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Cherokee

dept_hoppinjohn.jpg

Mandy Newham-Cobb illustration

Every December 31st, while millions of Americans from Maine to California resolve to lose the last few pinches of pudge, Southerners have already gotten a jump (or, rather, a hoppin’ john) on the rest of the country. more

Dec 1, 2015 12:00 AM Good Reads

Dreamcatcher

Mandy Newham-Cobb illustration

As with most things good and holy—Velveeta cheese, Dunkin’ Donuts coffee—dream catchers tend to churn my stomach when overconsumed. Don’t get me wrong: I love the message behind them, that we can filter good dreams from bad. more

Jun 1, 2015 12:00 AM Good Reads

Whether you’re on the trail of warblers or wildflowers this spring in North Carolina’s High Country, you’re sure to work up an appetite. And just because you’re stalking songbirds doesn’t mean you have to eat like one, too. more

Apr 1, 2015 12:00 AM Mountain Explorer

“‘We’re only doing this for your own good’—words that hide a multitude of sins,” surmised Samuel Carter III in his historical account of the crimes committed against the Cherokee. more

Oct 1, 2014 12:00 AM Features

Afrilachian

Courtesy of East Riverside Photographs, D.H. Ramsey Library, Special Collections, UNC-Asheville, Asheville, N.C.

Enslaved Africans and free people of color and their descendants were sparsely located in the cultural region known as Appalachia, but don’t let the seeming invisibility fool you. The African cultural heritage is alive and well in Appalachia. more

Oct 1, 2013 12:00 AM Good Reads

Cherokee fish weir

Becky Johnson photo

Paddlers, fishermen, or those who have enjoyed a cool swimming hole, have probably seen a fish weir—though they may not have recognized it. Fish weirs are structures built within a stream or river that are designed to route and ultimately trap fish. more

Aug 1, 2013 12:00 AM Features

Cherokee marker trees

Donated photo

Hundreds of years before a network of highways and interstates crisscrossed the country, a system of trails connected the Cherokee to Indians throughout the nation. Marking those trails were oddities that hikers may still encounter today. more

Apr 1, 2013 12:00 AM Features 4 Comments

Building the basics

Becky Johnson photo

When Samantha Crowe-Hernandez packs her three young children into the car for a Sunday afternoon visit with their great- grandparents, she’s bearing a special gift—a living testament to the Cherokee people’s resilience. more

Dec 1, 2012 12:00 AM Features

Cherokee, N.C., is a nation unto itself and offers visitors a chance to learn about the native culture that originated in the Southern Appalachians. It is the home of the Eastern Band of Cherokee and also known as the Qualla Boundary. more

Jun 1, 2012 12:00 AM Departments

Pip and Otto were the youngest of Gilead Tattnal’s 24 known offspring, but their older siblings couldn’t, or wouldn’t, take them in. Life at the orphanage is rough, but the boys have each other, until the morning Pip awakes to find Otto missing. more

Jun 1, 2012 12:00 AM Good Reads

Watty Chiltoskie

Photo by Edward DuPuy, courtesy of Southern Highlands Craft Guild and WCU Hunter Library

Individuals with an interest in the region’s past can now search two new online archives devoted to Cherokee culture and the evolution of travel in Western North Carolina courtesy of Western Carolina University’s Hunter Library. more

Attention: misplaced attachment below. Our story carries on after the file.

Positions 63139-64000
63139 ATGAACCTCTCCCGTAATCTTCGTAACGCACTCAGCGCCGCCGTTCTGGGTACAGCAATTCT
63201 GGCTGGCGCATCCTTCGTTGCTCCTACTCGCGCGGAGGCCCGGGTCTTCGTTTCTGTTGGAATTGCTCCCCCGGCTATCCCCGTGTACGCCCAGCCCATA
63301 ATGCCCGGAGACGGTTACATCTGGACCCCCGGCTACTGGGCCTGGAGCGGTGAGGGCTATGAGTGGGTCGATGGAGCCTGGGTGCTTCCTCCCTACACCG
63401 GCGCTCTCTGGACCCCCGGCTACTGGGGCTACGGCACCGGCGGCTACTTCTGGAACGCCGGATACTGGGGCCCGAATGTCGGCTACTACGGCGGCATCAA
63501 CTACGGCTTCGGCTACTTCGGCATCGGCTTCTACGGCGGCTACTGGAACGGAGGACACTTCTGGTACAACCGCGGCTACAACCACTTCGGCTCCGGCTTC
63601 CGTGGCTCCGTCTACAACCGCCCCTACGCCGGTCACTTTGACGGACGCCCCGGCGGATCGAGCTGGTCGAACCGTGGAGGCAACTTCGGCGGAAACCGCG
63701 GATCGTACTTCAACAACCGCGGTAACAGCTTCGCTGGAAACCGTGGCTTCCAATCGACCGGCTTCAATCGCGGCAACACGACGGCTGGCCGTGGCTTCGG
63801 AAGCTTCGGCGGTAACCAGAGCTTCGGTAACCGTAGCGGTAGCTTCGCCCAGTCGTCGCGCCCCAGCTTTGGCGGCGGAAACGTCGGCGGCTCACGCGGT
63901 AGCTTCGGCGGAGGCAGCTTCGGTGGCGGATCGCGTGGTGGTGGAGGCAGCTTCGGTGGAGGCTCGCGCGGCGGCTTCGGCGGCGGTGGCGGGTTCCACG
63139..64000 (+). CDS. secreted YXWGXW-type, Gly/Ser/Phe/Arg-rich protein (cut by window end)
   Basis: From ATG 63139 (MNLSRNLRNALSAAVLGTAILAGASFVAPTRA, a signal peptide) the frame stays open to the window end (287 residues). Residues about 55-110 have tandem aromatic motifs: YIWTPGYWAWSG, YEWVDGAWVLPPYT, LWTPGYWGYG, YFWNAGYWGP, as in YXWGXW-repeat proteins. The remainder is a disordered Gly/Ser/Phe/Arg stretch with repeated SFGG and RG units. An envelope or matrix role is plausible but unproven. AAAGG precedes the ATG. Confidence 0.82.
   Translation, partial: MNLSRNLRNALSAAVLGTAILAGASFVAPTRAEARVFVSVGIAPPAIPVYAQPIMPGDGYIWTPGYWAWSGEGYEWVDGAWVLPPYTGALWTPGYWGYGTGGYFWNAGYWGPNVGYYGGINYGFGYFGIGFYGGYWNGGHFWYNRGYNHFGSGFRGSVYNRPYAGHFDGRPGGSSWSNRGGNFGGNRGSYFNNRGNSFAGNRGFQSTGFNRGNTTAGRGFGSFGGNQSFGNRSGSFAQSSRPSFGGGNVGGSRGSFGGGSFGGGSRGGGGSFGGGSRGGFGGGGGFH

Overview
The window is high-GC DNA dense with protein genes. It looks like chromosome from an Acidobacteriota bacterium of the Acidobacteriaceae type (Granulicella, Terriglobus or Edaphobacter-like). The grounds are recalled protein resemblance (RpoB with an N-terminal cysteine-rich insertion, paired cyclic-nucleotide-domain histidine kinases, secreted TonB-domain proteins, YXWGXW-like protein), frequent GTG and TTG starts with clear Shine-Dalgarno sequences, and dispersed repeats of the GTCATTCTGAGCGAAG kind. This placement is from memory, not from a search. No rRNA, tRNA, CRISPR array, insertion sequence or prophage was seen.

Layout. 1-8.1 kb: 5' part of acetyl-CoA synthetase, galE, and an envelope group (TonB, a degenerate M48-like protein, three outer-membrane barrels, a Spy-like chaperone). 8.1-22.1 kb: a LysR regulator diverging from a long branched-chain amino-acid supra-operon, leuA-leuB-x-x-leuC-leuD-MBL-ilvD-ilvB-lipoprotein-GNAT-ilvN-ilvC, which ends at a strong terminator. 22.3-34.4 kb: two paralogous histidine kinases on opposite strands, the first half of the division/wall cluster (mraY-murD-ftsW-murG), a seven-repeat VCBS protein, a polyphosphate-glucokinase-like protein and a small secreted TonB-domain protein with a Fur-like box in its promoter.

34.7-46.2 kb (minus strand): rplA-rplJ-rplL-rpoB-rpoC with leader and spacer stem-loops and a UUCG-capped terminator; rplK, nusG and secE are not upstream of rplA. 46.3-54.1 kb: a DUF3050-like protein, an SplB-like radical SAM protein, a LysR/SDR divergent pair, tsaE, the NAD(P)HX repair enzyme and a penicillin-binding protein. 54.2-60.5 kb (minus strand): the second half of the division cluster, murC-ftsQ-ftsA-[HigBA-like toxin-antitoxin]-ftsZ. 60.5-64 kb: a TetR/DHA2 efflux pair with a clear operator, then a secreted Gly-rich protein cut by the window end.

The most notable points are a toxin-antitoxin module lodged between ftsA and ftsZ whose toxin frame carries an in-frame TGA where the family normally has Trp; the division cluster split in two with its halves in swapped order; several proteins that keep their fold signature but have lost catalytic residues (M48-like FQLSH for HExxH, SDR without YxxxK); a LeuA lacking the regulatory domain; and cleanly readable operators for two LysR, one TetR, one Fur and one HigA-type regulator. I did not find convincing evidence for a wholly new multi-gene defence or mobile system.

Feb 1, 2012 12:00 AM Departments

Lloyd Arneach was born and raised on the Qualla Boundary, home of the Eastern Band of Cherokee Indians. His father served for a time as vice chief of the Eastern Band, and his mother was the first woman to be elected to the Tribal Council. more

Dec 1, 2011 12:00 AM Departments

Bob Reed

Cherokee Travel & Tourism photos

Though many boys play cowboys and Indians, few get to be the real thing. But Bob Reed, at the age of 15, learned from a family friend that he was a full-blooded Native American after spending most of his childhood unaware of his heritage. more

Oct 1, 2011 12:00 AM Features

Fly fishing

Mark Haskett photo

The 2011 U.S. National Fly Fishing Championship will be held this spring from May 19 to 22 in Cherokee. About 60 of the nation’s top fly-fishing experts will test their angling skills along nearby stretches of water. more

Apr 1, 2011 12:00 AM Mountain Explorer

When you first see it, perhaps you think it’s bamboo, a non-native species. Actually, it’s river cane (technically, Arundinaria gigantea). The plant was here before the Europeans came into these hills. more

Sep 1, 2009 12:00 AM Features

sequoyahnational.jpg

NB3 Consulting photo

For centuries, the Cherokee game of choice was the sport of stickball, a rougher version of today’s lacrosse. Over the last decade, Cherokee, N.C., has become a destination for tourists looking for games at its Harrah’s Casino. more

Jun 1, 2009 12:00 AM Mountain Explorer

Sequoyah

Sequoyah Birthplace Museum illustration

Many recognize Sequoyah as the man who invented a writing system for the Cherokee Indians, but during his lifetime, Sequoyah had a mixed reputation. Some thought he practiced witchcraft. Others saw this blacksmith as an artist. more

Mar 1, 2009 12:00 AM Departments

Robert Conley

Mark Haskett photo

At this stage in his life, Robert Conley, the newly appointed Professor of Cherokee Studies for Western Carolina University, doesn’t worry too much about offending readers. In fact, he probably relishes the prospect. more

Dec 1, 2008 12:00 AM Good Reads

cherokeestories.jpg

Selu: Keith Parker illustration • Kanati: Michael Meissner illustration

Who would ever guess that modern listeners would identify with the ancient, characters in a Cherokee story — Selu, who is murdered by her two sons, or the wild child, who emerges from the discarded blood of animals? more

Sep 1, 2008 12:00 AM Features

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